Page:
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New Technologies Give Government Ample Means to Track Suspects, Study Finds

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??U.S. Federal Bureau of Investigation director James B. Comey.

Federal Bureau of Investigation director James B. Comey is one of several Justice Department officials who have said moves by technology firms to encrypt data have choked off critical ways to monitor suspects.

Credit: Kevin Hagen/The New York Times

U.S. intelligence agencies' persistent warning that encrypted communications will prevent them from tracking criminals is greatly distorted, as new technologies are creating many opportunities for the government to monitor suspects, according to a new study from Harvard University's Berkman Center for Internet and Society.

The researchers say technologies are "being packed with sensors and wireless connectivity," which are expected to become the subject of court orders and subpoenas, and already are the target of the U.S. National Security Agency as it augments networks worldwide to track communications abroad via "implants."

The Harvard study involved officials, technical experts, and others who are or have been on the forefront of counterterrorism.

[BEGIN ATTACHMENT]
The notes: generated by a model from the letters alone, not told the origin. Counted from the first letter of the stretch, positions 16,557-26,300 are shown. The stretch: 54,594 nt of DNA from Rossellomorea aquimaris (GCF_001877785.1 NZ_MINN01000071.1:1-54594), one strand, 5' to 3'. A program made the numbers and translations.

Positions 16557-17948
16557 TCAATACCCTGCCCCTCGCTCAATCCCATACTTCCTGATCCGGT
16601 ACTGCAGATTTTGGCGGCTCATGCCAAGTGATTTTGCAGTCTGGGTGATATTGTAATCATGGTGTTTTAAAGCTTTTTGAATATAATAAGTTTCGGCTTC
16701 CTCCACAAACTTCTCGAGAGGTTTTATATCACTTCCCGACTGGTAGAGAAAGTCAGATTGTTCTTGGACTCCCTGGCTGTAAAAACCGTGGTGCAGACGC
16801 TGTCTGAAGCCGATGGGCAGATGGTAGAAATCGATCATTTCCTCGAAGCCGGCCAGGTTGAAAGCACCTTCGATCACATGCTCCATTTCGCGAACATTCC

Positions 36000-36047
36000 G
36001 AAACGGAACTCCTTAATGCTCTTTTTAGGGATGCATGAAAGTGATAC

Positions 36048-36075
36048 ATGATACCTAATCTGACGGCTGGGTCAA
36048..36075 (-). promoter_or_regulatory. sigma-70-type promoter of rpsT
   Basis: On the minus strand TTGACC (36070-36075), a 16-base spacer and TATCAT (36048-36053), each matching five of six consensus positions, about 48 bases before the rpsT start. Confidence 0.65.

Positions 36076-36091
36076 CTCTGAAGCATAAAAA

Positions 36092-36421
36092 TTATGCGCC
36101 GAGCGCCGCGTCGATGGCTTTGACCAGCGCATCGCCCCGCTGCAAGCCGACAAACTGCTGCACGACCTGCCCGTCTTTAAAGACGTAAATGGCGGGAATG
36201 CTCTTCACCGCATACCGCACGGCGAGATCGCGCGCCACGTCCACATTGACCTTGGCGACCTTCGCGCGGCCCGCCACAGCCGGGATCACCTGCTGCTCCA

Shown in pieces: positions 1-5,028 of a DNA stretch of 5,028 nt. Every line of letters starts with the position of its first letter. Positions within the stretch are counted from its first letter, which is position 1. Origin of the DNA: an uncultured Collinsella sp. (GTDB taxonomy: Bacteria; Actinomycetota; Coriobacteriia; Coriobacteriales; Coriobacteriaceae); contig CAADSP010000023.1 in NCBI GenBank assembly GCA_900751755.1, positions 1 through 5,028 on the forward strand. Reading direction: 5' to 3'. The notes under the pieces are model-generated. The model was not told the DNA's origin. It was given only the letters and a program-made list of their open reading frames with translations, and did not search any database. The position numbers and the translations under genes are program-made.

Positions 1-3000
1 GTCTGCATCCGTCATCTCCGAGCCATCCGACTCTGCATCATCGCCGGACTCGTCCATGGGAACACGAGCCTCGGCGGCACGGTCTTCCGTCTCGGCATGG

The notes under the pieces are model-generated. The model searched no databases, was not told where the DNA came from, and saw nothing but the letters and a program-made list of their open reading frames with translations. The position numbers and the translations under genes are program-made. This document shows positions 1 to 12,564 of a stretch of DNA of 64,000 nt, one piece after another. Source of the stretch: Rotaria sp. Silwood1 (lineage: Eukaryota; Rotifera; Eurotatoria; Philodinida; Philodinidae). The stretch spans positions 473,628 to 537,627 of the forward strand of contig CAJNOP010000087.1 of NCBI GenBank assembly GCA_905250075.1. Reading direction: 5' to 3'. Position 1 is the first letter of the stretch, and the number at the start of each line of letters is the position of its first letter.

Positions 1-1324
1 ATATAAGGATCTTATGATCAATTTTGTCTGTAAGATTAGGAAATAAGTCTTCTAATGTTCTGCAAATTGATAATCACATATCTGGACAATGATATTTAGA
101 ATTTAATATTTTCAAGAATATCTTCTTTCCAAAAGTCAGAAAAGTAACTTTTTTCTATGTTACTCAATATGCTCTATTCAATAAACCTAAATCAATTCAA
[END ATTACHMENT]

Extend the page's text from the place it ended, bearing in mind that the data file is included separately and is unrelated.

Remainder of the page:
Harvard professor Jonathan Zittrain says the group was convened to discuss the issue and go beyond its sticking points "in part by thinking of a larger picture, specifically in the unexpected ways that surveillance might be attempted." He points out the current debate rarely acknowledges the Internet of Things, in which telemetry from everyday appliances could be obtainable via subpoena from governments around the world.

"Law enforcement or intelligence agencies may start to seek orders compelling Samsung, Google, Mattel, Nest, or vendors of other networked devices to push an update or flip a digital switch to intercept the ambient communications of a target," the report warned.

From The New York Times
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